Japan Real Time Charts and Data

Edward Hugh is only able to update this blog from time to time, but he does run a lively Twitter account with plenty of Japan related comment. He also maintains a collection of constantly updated Japan data charts with short updates on a Storify dedicated page Is Japan Once More Back in Deflation?

Wednesday, March 12, 2008

Japan Q4 2007 GDP Revisions

Following today's release of revised figures for Japan GDP in Q4 2007 we can now see that Japan's economy grew better than anticpated (incuding by those on this blog) in the fourth quarter as exports held up much better than expected. Gross domestic product expanded an annualized rate of 3.5 percent in the three months ended Dec. 31, which was down only slightly on last month's preliminary estimate of 3.7 percent. Analysts had been generally looking for a rather bigger downward revision following release of a large downward revision in capital spending last week.

The economy grew 0.9 percent quarter on quarter, unchanged from the government's initial survey on Feb. 14, and at a year on-year rate of 2%.

What we should be able to note from the above chart is that while the year on year rate had now dropped back somewhat from earlier peaks, growth is still holding up reasonably well. The reasons for this are not hard to identify, since net exports, or the difference between exports and imports, added 0.5 percentage point to growth, an upward revision from the 0.4 percentage point contribution first reported.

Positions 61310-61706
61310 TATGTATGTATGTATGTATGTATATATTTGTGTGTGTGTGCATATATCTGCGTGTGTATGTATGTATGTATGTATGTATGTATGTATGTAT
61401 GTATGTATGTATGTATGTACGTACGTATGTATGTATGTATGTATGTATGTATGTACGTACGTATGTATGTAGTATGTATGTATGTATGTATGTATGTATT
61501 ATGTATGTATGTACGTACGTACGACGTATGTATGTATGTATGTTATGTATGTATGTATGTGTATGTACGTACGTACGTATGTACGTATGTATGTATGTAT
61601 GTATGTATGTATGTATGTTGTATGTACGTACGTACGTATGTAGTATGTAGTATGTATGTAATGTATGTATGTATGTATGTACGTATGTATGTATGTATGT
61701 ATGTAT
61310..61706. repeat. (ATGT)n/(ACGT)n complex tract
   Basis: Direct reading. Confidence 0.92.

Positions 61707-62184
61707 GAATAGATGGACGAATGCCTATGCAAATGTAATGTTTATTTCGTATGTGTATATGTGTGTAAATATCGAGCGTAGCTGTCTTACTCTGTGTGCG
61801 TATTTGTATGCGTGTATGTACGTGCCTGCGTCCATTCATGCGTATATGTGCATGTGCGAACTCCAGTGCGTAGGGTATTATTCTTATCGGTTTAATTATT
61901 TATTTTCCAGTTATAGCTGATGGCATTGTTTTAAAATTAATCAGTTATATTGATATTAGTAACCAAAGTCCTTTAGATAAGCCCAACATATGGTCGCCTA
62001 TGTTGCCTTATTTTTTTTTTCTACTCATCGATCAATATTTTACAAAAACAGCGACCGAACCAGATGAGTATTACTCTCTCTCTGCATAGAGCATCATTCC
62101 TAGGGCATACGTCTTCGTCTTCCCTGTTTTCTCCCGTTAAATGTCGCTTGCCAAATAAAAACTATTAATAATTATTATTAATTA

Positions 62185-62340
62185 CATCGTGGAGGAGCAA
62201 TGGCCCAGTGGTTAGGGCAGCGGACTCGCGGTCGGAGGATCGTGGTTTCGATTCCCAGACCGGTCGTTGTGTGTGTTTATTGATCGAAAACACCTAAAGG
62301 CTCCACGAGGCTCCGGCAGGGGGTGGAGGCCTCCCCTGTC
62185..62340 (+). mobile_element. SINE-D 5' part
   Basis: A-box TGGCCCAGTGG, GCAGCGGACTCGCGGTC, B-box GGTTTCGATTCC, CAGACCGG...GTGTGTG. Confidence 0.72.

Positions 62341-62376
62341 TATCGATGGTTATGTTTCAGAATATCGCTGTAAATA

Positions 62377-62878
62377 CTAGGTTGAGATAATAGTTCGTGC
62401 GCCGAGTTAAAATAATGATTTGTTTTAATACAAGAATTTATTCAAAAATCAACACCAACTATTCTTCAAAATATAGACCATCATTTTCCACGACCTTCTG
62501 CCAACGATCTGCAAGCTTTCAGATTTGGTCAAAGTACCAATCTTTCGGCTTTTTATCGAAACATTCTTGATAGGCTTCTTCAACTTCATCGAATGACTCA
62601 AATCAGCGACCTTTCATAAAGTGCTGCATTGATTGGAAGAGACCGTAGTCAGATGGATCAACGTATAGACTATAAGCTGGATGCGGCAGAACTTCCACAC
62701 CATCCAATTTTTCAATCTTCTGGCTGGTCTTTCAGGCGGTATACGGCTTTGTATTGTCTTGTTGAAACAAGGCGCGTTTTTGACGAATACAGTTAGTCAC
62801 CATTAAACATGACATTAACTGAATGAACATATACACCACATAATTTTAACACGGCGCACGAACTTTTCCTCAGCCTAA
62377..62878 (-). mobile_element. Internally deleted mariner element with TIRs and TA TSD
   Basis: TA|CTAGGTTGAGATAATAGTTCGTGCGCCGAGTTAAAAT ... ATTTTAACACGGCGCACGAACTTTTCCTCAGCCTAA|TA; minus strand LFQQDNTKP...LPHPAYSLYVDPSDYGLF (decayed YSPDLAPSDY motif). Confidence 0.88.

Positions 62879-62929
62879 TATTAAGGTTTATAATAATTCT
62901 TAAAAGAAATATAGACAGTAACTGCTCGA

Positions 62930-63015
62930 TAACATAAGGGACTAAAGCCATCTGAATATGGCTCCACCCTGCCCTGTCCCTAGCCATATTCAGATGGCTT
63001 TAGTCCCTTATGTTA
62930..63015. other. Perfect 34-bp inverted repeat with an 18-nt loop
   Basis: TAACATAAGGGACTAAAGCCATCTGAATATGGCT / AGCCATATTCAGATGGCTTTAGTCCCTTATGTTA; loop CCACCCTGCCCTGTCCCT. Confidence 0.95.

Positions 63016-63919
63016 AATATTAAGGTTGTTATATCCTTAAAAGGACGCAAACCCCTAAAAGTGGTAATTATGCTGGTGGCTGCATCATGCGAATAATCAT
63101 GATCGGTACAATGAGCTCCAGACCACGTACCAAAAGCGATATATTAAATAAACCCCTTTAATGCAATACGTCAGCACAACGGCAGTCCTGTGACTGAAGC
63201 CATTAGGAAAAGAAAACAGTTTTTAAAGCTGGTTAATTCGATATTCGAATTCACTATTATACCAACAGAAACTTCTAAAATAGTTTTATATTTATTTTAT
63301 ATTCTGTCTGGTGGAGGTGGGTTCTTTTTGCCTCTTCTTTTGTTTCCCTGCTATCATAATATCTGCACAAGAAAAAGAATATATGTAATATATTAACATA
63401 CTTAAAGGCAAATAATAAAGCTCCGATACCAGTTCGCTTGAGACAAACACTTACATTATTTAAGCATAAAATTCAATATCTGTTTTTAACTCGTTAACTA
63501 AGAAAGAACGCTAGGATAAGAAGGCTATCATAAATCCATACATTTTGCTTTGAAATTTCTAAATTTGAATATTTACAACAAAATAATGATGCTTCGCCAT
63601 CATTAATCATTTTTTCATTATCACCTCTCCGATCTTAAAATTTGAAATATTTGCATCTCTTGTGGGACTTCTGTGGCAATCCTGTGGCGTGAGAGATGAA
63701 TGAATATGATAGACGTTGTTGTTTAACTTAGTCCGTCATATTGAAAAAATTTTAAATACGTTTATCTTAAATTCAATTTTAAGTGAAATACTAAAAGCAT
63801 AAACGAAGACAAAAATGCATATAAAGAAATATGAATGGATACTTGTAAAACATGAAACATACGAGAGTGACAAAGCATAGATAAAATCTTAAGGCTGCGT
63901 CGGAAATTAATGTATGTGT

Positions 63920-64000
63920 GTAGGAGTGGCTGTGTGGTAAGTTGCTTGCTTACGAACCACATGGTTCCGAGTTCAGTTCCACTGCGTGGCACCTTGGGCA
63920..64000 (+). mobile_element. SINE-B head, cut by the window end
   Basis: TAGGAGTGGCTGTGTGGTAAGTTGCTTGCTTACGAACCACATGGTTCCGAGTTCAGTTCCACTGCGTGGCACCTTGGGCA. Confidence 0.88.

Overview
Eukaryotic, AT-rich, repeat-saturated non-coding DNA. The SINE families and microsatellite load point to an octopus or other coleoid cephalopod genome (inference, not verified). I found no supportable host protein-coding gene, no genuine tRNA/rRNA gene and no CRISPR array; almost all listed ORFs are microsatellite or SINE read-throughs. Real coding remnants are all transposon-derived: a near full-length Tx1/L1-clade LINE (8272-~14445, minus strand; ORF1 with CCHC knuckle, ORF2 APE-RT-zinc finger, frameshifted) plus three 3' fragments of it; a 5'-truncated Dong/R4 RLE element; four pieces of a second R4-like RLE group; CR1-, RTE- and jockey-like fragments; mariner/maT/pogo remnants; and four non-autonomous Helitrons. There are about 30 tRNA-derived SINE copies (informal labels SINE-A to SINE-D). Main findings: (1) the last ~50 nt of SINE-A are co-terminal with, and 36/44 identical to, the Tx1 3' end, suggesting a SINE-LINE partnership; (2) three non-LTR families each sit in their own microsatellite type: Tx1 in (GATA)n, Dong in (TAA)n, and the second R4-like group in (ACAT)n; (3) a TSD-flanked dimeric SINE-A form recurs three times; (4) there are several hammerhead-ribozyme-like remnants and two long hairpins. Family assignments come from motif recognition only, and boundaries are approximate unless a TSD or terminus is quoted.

What we can see in the above chart - which compares movements in quarterly GDP growth with net export contributions to growth - is that co-movement between these two is quite strongly correlated, and that the nose dive in GDP in Q2 2007 was closely associated with a weakening in the export contribution. All of this is already rather old hat, but what is perhaps rather surprising to note in the above chart is that Japanese GDP and export growth has actually IMPROVED in the period following the sub prime outbreak in August (and despite a significant construction slump in Japan) when compared with performance just before the problem arrived. This would seem to suggest, to say the very least, that Japanese growth is now significantly "decoupled" from the US - in the sense that exports to that market don't carry as much weight - but is most definitely NOT "decoupled" in the sense of being driven by autonomous domestic demand lead growth. Not only this, but Japanese exports are performing relatively well on the back of rising demand in the rapidly developing emerging economies. This phenomenon is being virtually replicated in Germany, that other ageing-society economy which is driven by export demand. So we need to follow carefully what happens next here, to see what can be learnt.

Investment in factories and equipment grew 2 percent from the previous quarter, less than the initial estimate for a 2.9 percent gain in line with last weeks Finance Ministry report.

Consumer spending is another area that has been holding up rather better than expected, and this despite plumetting consumer confidence indexes, and rose 0.2 percent on the quarter,and 1.2% year on year, unchanged from the preliminary GDP survey.

Household consumption isn't growing at rates that should make us sit up and pay strong attention, and it certainly isn't going to power a consumer driven expansion, but it is holding up acceptably well under the circumstances. Again, this is another data point to follow closely in the coming months to see what it tells us about how things in Japan are likely to evolve.